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I'm unable to get a pic at this time. But the cracks are hairline and occur where the pushed , joined part of the handle meets the mug. I suspect that the difference in the moisture of the handle and the mug is the culprit.  This is a green ware problem.

 

 

Edited by hershey8

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28 minutes ago, GEP said:

I wet pull handles from leatherhard mugs, which means the handles are much soggier than the mugs. After I handleize a run of mugs, I cover them with plastic. In about 24 hours, the moisture will have equalized throughout the pot, and they can be uncovered to finish drying safely. 

So I'm probably having  NEMO issues. Nemo moisture, Nemo time.

 

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After you have trimmed your mug you can dip the top half in water for just a few seconds. Let it sit for a few minutes then try attaching your handle. I like using slip made with magic water and my clay for joining, I use that for just about all my joins. When you attach the handle try and give it a little jiggle from side to side to really get the two pieces stuck together. If you don't blend the join into the mug you can come back when the mug is dry and scrape away any hairline cracks in the seam.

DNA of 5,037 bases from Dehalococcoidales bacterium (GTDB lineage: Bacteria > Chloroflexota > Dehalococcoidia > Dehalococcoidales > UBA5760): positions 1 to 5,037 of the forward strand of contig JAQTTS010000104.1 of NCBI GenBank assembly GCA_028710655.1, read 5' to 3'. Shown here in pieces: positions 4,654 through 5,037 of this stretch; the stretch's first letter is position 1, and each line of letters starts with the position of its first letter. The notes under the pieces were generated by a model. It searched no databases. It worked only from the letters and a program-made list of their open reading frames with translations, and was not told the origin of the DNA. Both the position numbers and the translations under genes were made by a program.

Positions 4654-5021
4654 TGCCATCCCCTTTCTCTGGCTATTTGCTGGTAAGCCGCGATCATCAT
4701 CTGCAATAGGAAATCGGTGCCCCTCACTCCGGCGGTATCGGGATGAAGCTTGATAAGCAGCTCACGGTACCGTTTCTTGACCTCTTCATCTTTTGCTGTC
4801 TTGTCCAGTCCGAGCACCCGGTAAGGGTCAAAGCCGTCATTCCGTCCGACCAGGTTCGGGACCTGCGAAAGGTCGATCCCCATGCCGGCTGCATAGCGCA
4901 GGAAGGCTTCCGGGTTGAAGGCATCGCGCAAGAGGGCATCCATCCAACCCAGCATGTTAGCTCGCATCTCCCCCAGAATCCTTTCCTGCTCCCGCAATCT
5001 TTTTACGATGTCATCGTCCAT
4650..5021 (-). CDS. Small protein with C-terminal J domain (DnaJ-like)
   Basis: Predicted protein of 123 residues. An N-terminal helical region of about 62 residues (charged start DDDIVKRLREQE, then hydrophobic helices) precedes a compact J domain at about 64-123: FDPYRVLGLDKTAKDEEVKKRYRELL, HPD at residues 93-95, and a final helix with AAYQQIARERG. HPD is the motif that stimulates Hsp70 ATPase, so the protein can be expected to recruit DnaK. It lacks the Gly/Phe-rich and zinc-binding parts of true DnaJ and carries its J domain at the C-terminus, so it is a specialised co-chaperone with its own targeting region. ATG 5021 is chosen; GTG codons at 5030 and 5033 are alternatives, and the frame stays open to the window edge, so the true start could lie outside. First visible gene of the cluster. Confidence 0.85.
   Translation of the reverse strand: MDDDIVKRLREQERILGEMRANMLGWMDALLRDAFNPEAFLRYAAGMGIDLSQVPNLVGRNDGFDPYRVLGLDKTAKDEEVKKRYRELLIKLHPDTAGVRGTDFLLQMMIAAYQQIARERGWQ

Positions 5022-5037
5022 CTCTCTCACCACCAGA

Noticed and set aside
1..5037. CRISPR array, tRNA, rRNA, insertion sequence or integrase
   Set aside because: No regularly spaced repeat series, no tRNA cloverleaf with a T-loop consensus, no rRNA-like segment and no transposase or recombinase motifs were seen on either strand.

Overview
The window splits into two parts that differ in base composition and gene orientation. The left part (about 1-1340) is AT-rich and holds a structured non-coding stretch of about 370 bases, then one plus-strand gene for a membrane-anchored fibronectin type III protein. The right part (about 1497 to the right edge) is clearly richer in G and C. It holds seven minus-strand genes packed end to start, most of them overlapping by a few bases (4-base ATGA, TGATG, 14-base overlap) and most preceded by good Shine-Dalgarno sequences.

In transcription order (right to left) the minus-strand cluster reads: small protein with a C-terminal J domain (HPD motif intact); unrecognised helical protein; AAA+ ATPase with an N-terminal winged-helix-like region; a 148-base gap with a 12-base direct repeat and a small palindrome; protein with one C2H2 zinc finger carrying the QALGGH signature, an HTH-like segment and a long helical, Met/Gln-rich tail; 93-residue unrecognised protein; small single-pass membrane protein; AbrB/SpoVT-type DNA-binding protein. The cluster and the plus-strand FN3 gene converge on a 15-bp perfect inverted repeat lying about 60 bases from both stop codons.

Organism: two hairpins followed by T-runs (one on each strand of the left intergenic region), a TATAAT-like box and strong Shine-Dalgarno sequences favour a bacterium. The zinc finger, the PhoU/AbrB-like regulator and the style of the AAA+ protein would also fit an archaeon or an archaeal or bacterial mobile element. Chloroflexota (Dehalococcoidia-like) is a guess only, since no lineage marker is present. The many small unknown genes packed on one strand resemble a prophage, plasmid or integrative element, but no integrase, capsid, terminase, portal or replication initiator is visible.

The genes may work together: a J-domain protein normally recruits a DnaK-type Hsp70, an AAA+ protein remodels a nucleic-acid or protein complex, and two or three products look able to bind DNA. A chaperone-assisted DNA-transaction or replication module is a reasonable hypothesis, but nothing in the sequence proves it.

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So, Min, it sounds like a little rehydration is in order to get the mug back to the same moisture content as the handle. I'll give it a shot and maybe spray a little on the bottom where it attaches.  Thanks. j

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If you get it too wet it can deform a bit while you are putting the handle on. If that happens take a tapered plastic cup (like one of those Solo red beer cups) and push it in the mug to true up the rim after the handle is on. (don't leave it in there though)

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My assumption is you are a stoneware clay user?